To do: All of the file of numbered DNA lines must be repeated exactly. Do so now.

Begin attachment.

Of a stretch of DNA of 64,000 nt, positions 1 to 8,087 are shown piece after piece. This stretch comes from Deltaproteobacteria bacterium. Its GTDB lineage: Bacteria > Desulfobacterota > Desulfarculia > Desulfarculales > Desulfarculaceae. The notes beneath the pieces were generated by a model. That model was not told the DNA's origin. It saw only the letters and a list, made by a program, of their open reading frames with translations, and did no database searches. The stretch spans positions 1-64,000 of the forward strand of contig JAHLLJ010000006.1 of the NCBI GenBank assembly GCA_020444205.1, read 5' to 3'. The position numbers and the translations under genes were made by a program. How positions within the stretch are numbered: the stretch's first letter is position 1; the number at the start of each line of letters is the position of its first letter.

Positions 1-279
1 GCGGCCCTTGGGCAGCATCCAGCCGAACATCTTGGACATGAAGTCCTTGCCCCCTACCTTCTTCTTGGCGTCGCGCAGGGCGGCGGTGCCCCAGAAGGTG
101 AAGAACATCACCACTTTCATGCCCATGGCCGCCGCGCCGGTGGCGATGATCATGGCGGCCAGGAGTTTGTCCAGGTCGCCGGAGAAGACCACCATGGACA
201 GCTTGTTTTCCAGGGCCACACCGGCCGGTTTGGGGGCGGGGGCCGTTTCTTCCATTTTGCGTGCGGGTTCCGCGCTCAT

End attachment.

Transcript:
Of a stretch of DNA of 64,000 nt, positions 1 to 8,087 are shown piece after piece. This stretch comes from Deltaproteobacteria bacterium. Its GTDB lineage: Bacteria > Desulfobacterota > Desulfarculia > Desulfarculales > Desulfarculaceae. The notes beneath the pieces were generated by a model. That model was not told the DNA's origin. It saw only the letters and a list, made by a program, of their open reading frames with translations, and did no database searches. The stretch spans positions 1-64,000 of the forward strand of contig JAHLLJ010000006.1 of the NCBI GenBank assembly GCA_020444205.1, read 5' to 3'. The position numbers and the translations under genes were made by a program. How positions within the stretch are numbered: the stretch's first letter is position 1; the number at the start of each line of letters is the position of its first letter.

Positions 1-279
1 GCGGCCCTTGGGCAGCATCCAGCCGAACATCTTGGACATGAAGTCCTTGCCCCCTACCTTCTTCTTGGCGTCGCGCAGGGCGGCGGTGCCCCAGAAGGTG
101 AAGAACATCACCACTTTCATGCCCATGGCCGCCGCGCCGGTGGCGATGATCATGGCGGCCAGGAGTTTGTCCAGGTCGCCGGAGAAGACCACCATGGACA
201 GCTTGTTTTCCAGGGCCACACCGGCCGGTTTGGGGGCGGGGGCCGTTTCTTCCATTTTGCGTGCGGGTTCCGCGCTCAT